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Colla da Chrioch, First King of Oriel
John O'Hart was a Fellow of the Royal Historical and Archeological Association of Ireland. In 1875 he produced Irish Pedigrees or the Origin and Stem of the Irish Nation, a compendium of Irish genealogical and historical material. Despite the vast amount of valuable material O'Hart published, he makes some ill-founded guesses on the genealogies of families. O'Hart says that the MacGoughs and McGeoughs are among the families that descended from Colla da Chrioch, one of the three Collas. In the fourth century, Colla da Chrioch was the first king of Oriel. (See the quotation from O'Hart on Ann McGeough Harney's website, Monaghan, The County.) As the table below shows, O'Hart identifies an Echdach (or Eochaidh), a great-grandson of Colla da Chrioch, as the progenitor of the McGoughs.
If there is a connection between the McGoughs and one of the three Collas, a better candidate might be Colla Meann. The people called Mughdhorna, of which some of the ancient McGoughs were a part, were supposedly descended from and named after Mughdhorn [Mourne], the son of Colla Meann. See my web page Mughdhorna.
Eochaidh Doimhlen was the son of Caibre-Lifeacher, Irish Kings #117, who reigned from 268 to 284 A.D., and brother of Fiacha Sraibhtine, Irish Kings #120, who reigned from 286 to 322 A.D. One of Eochaidh's three sons, one of the three Collas, was Colla Uais, Irish Kings #121, who reigned from 323 to 326. Eochaidh's other two sons were Colla da Chrioch (Muireadhach, Muiredach, Colla Fochríth) and Colla Meann (Mend), from whom came the Mugdhorna. I included Eochaidh Doimhlen (Dubhlen) in my table of Irish kings named Eochaidh in my page: Origins of the Surname McGough, under EochaidhName of Ancient Irish Kings. Eochaidh himself was not a king, but is listed because he was the father of the three Collas and possibly the origin of the McEochaidh that became McGough.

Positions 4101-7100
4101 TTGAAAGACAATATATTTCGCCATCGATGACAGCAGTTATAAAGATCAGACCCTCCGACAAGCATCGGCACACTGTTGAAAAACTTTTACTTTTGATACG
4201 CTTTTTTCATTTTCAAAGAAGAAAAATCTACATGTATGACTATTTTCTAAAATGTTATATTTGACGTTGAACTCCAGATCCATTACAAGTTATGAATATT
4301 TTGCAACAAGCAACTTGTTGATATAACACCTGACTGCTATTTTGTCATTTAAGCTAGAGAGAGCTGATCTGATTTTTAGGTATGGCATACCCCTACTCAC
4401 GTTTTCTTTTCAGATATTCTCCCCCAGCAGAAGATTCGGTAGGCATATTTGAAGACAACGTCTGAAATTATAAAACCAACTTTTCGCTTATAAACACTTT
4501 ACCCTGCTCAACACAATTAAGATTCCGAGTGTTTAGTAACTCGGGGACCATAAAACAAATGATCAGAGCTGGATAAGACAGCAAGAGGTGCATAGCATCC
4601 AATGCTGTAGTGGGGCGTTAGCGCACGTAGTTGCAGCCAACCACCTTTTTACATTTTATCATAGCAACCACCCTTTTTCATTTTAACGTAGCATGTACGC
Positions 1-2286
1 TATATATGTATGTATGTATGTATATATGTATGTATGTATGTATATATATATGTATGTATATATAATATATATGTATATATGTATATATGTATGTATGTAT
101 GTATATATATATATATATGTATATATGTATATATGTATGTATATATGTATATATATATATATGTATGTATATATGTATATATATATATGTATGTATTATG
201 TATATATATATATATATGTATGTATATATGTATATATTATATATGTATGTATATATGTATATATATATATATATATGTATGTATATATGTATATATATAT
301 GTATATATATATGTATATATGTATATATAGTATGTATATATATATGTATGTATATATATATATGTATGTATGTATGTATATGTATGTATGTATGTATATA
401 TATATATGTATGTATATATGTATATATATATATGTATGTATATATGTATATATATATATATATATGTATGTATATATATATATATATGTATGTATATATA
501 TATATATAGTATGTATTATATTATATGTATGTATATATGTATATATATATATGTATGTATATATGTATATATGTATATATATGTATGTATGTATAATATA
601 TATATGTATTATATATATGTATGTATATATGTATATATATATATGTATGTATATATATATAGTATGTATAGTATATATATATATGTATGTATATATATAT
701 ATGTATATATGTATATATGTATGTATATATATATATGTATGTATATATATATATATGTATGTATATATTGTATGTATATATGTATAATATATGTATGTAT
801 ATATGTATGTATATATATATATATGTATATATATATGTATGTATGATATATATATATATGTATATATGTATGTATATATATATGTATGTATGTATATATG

Donald M. Schlegel has written a comprehensive article on the three Collas that was published in the Clogher Record: The Origin of the Three Collas and the Fall of Emain, pages 159 through 181. Because of their success in battle, he suggests that the three Collas may have received Roman military training.
See: The Pedigree of Colla da Chrioch MacEchach Duibhlein aka Muireadach; `Colla of the Two Countries.'
In the Heremon Genealogies section of Irish Pedigrees, John O'Hart includes this entry under Rogan:
"Eachach, brother of Feig who is No. 88 on the 'O'Hanlon' pedigree, was the ancestor of O'Ruagain; anglicized Rogan.